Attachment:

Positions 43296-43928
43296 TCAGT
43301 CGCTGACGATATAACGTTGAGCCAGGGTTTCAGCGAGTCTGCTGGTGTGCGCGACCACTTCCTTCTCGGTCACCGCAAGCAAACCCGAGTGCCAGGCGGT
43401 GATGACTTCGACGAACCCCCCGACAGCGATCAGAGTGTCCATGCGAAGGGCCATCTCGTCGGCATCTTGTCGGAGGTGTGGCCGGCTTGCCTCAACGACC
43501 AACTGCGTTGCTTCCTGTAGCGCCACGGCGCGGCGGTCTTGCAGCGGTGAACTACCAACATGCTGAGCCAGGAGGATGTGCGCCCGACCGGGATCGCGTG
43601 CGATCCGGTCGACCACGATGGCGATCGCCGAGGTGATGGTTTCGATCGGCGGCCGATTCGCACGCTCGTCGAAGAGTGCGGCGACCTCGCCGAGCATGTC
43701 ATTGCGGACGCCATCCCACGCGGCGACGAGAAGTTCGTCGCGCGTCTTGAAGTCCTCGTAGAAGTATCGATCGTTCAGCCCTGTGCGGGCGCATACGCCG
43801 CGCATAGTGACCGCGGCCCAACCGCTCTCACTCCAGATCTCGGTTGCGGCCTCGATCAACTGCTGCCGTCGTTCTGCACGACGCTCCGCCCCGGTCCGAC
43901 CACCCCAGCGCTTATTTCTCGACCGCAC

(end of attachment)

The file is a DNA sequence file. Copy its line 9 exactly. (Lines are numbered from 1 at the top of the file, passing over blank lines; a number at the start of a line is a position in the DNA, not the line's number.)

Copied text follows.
43901 CACCCCAGCGCTTATTTCTCGACCGCAC